A corridor or hallway is more than a ‘pass-through’ zone between, for example, the living room and kitchen; it’s also an important part of your interiors like all the other rooms, meaning it deserves just as much attention style-wise.
In South African homes, and abroad, a hallway presents great opportunity for hanging up artwork and/or floating shelves, putting in a credenza to help with décor and storage, and adding artificial lighting fixtures. If there’s adequate legroom, you could even opt for an indoor garden.
And don’t forget that, just like any other room in the house, the hallway/corridor should also reflect a certain style or design (such as modern, rustic, Scandinavian, etc.), which is achieved by a selection of colours, materials, décor, etc.
Fortunately, we are chock-a-block with ideas here on homify, which means you can gather heaps of inspiration by either checking out our images (and reading our online articles), or by contacting one of the many professionals working in South Africa (such as gardeners, landscape architects, interior designers and decorators, and many more).
Although decorating a hallway can be easy (and fun), it requires adequate thought and planning, just like any other space in the house. Finding the perfect balance between aesthetics and functionality is vital.
Remember that hallways are generally narrow, which means it’s easy to overcrowd them with furnishings and décor – and appropriate legroom for moving about is crucial, otherwise what’s the point of having a hallway?
If your hallway is right at the entrance of your home, start your decorating process by thinking about that space logically: what is the first thing you usually do when coming home?
Hallways usually flow into foyers and entryways, which means they can also be the spaces where we store our keys, hang up our coats and umbrellas, take off our dirty shoes, etc. To make these activities practical (and ensure they don’t add to clutter), elements like wall hooks, keychain holders, shoe baskets, and benches with built-in storage areas can be some of the best ones you can add in. Just keep the style and design of the rest of your home in mind.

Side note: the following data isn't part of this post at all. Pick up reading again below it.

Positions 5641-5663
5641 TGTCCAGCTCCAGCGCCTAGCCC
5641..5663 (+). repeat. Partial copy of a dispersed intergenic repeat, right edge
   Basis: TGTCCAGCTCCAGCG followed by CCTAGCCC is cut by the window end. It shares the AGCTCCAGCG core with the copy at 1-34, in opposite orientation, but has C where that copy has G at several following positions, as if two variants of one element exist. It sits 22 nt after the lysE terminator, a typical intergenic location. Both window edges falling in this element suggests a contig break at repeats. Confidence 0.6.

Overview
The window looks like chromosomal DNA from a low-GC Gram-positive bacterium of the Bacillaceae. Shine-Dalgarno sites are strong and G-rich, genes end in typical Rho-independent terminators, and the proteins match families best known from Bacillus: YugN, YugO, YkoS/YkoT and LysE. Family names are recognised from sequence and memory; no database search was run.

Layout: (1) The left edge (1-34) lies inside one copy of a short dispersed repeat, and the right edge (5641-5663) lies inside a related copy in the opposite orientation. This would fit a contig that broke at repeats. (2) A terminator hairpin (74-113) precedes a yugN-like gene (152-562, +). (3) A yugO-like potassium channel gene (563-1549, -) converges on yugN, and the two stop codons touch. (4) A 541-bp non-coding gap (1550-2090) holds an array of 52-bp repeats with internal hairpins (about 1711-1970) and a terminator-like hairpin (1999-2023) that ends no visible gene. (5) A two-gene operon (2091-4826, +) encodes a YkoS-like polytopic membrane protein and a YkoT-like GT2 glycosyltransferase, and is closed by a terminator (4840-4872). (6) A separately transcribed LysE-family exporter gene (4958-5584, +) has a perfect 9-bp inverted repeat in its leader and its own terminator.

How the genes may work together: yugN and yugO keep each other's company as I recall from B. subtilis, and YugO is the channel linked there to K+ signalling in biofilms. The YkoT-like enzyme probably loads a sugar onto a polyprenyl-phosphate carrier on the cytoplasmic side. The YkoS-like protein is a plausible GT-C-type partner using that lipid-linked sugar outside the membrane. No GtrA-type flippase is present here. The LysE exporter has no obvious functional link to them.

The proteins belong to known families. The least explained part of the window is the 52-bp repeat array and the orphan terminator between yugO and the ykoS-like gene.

Is your hallway by a staircase? Consider a beautiful carpet runner. Something subtle and elegant in earthy/neutral hues can be quite graceful, but, again, this depends on the look and feel of your interiors.
Always keep a hallway’s decorations simple, as a rug, potted plant and a painting can (sometimes) be all that’s needed. Luckily, lighting fixtures don’t have to take up lots of space, especially wall sconces and ceiling pendants, which don’t use any floor space at all.
As you need to be clever with what little space your hallway presents, it’s crucial to invest in good storage options. Fortunately, cupboards, credenzas, benches and shelves come in a myriad of different designs (and sizes), so you’re bound the find the ideal one for your hallway’s style and dimensions.
And should your hallway already have a built-in closet, then consider yourself extremely lucky. Use this to keep those clutter elements (everything from kids’ toys to seasonal clothing) out of sight. And if possible, add in an additional wall hook, umbrella stand or floating shelf to increase storage and ensure a clean and neat pathway on your way out of (and back into) the house every day.
A corridor or hallway that immediately impresses can greatly enhance the rest of your home’s ambience.
If you have enough floor space, opt for a bench, chair or even a slim little sofa to make the area seem more inviting. Hanging up a mirror not only makes a room seem more visually spacious, but can add some dazzle by helping to reflect light and cast it around the room. And don’t underestimate the style power of flowers, plants or even scented candles.
Soft neutral hues (like whites, creams, light greys, etc.) are usually the go-to colour choices for hallways; however, since a hallway usually takes up very little space in a home, you can be a bit more daring here with bold and bright colours if you feel like experimenting with striking hues on the walls or brightly coloured paintings, for example.
Lastly, lighting – natural lighting doesn’t usually reach a hallway (unless you’re lucky enough to have a window in yours that ushers in some of our South African sun), which means artificial lighting fixtures are a must. The general rule here is that if you have low ceilings, go with wall sconces, ceiling pendants or a floor/table lamp; high ceilings are best reserved for eye-catching chandeliers that won’t impact traffic or clutter up the space.